Adjustable Rate Mortgage Pros and Cons

When it comes to purchasing a new home or refinancing your existing property, you are likely to be greeted with several mortgage options. And an option that most people seem to be aware of is - the fixed rate mortgage, and this is without doubt one of the most popular options when it comes to finding a suitable mortgage. However, in recent years the adjustable rate mortgage has been proving to be equally as in demand, but what are the specific pros and cons of the adjustable rate mortgage?

The first factor you should be aware of is that an adjustable rate mortgage will have an interest rate that fluctuates in accordance with current market rates. Therefore, if market rates increase, you can expect the interest rate on your mortgage to increase, thus meaning a higher monthly payment. The exact opposite is true when market rates decrease.

So why exactly has the adjustable rate mortgage become so popular? In order to answer this question we should consider the following:

Pros

  • An adjustable rate mortgage will typically have a lower initial interest rate than a fixed rate mortgage
  • This is turn means that you may be able to afford a bigger mortgage
  • As the interest rate is generally lower than a fixed rate mortgage you should find that the initial payments on an adjustable rate mortgage are lower
  • As mentioned, the interest rate and payments will automatically drop in line with market rates
  • If the adjustable interest rate does drop, this may save you from having to refinance if you are currently struggling to afford your monthly mortgage payments
  • An adjustable rate mortgage can be extremely cost effective if you are not planning to stay in your new property for any considerable length of time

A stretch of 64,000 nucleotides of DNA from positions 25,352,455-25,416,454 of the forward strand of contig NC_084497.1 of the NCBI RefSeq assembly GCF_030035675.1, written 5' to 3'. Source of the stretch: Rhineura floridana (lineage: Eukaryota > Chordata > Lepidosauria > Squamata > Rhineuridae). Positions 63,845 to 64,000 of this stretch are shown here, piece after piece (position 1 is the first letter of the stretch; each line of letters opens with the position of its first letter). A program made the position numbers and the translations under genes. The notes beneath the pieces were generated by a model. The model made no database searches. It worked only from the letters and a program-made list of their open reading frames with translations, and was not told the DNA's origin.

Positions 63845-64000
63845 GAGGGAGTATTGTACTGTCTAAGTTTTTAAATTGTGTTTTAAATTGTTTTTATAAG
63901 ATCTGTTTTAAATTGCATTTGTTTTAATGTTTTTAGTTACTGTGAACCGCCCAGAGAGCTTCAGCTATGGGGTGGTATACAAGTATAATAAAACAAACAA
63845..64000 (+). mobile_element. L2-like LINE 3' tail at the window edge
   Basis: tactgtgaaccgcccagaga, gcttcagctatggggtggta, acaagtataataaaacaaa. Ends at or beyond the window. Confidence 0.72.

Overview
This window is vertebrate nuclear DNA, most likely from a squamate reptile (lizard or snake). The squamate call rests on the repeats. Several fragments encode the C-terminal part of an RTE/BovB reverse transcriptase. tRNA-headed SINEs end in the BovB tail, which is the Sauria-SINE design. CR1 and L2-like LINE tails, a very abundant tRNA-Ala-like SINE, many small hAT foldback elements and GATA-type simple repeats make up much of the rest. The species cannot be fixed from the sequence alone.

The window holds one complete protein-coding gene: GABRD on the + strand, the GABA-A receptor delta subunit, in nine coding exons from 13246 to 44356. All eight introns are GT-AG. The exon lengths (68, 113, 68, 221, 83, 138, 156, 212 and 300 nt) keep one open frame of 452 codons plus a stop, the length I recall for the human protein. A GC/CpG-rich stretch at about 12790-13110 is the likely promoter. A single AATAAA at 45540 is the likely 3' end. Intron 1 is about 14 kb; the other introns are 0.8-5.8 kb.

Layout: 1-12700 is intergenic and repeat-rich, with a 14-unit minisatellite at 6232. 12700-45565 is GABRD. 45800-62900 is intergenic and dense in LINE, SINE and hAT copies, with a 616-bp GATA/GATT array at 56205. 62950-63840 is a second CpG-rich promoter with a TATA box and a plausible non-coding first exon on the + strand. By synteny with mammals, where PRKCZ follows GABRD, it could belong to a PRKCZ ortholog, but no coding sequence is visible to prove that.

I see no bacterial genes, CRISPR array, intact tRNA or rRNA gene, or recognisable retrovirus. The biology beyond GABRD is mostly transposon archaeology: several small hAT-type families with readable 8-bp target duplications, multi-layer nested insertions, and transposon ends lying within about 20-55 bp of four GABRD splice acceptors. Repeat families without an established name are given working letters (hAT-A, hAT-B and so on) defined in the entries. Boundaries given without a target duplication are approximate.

Cons

  • As mentioned, your payments and interest rate can go up in line with market rates
  • Once interest rates start to increase they can quickly surpass what you may have been offered with a fixed rate mortgage
  • Borrowers often find that the first increase is typically a large one, and the annual interest rate cap may not apply in this situation
  • If your payments are constantly fluctuating it can be extremely difficult to budget accordingly
  • Eventually your mortgage loan may get to a level that you can no longer afford
  • If you find that a fixed rate mortgage is now a more viable option, you will have to pay for the additional cost of refinancing

These are the basic pros and cons of an adjustable rate mortgage, however, if you decide that this is the right type of mortgage product for you, there are a number of questions you'll want answered.

How often will the rate adjust?
This will very much depend on which lender you took your mortgage out with. An adjustable rate mortgage will typically only adjust once a year, although in some cases this may happen as often as once a month.

What is an annual cap?
An annual cap is a yearly restriction and will inform you of the maximum interest rate your mortgage can rise to in any one year. This is actually a great help in budgeting for the year ahead, and you will want to compare the annual cap's that various lenders have on offer before you select a suitable product.

What a lifetime cap?
A lifetime cap will basically let you know the highest the interest rate can rise to during the lifetime of your mortgage. Essentially, you can call this the worst case scenario.

Who determines rate fluctuations?
Your interest rate can either be tied to CD interest rates, LIBOR rates, or Treasury bills. This is something you will need to clarify with your specific lender.

What is a margin?
Your lender will generally charge you a certain percentage over the above mentioned interest rates. This is, once again, something that you will need to clarify with your lender.

As you can see an adjustable rate mortgage may be a fantastic option for you, although you do need to be aware of the many intricacies it presents. The best advice I can offer is to ensure that you are fully aware of the terms of an adjustable rate mortgage loan, and that these fall in line with your individual circumstances.